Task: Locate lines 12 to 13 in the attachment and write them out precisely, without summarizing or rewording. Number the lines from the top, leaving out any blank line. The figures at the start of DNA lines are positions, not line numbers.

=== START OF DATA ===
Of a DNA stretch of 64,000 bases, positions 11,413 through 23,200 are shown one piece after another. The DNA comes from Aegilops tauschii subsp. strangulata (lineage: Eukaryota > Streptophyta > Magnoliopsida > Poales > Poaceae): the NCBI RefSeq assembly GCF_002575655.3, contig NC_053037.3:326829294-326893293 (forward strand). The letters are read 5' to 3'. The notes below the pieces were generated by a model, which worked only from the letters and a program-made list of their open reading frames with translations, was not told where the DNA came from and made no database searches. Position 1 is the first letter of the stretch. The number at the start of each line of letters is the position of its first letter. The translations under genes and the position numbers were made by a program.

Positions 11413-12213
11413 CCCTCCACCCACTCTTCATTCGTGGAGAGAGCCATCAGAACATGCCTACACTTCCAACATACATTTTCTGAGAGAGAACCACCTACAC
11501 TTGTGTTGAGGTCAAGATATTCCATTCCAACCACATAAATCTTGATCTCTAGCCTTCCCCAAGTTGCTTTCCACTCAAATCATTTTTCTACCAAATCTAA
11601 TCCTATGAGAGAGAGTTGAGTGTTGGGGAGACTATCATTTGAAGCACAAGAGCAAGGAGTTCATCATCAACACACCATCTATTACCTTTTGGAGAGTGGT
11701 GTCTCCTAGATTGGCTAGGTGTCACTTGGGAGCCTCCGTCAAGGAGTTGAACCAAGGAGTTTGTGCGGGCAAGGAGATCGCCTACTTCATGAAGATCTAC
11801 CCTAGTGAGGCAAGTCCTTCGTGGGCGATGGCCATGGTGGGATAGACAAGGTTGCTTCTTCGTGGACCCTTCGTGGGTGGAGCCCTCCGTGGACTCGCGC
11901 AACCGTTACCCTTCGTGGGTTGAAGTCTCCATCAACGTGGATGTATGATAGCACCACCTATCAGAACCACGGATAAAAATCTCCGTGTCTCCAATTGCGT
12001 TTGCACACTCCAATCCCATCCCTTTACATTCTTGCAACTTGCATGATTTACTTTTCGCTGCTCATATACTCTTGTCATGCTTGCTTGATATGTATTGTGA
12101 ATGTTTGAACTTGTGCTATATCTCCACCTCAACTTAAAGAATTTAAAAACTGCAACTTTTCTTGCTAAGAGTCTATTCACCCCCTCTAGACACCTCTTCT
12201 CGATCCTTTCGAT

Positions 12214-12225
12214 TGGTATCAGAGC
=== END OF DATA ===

Positions 12214-12225
12214 TGGTATCAGAGC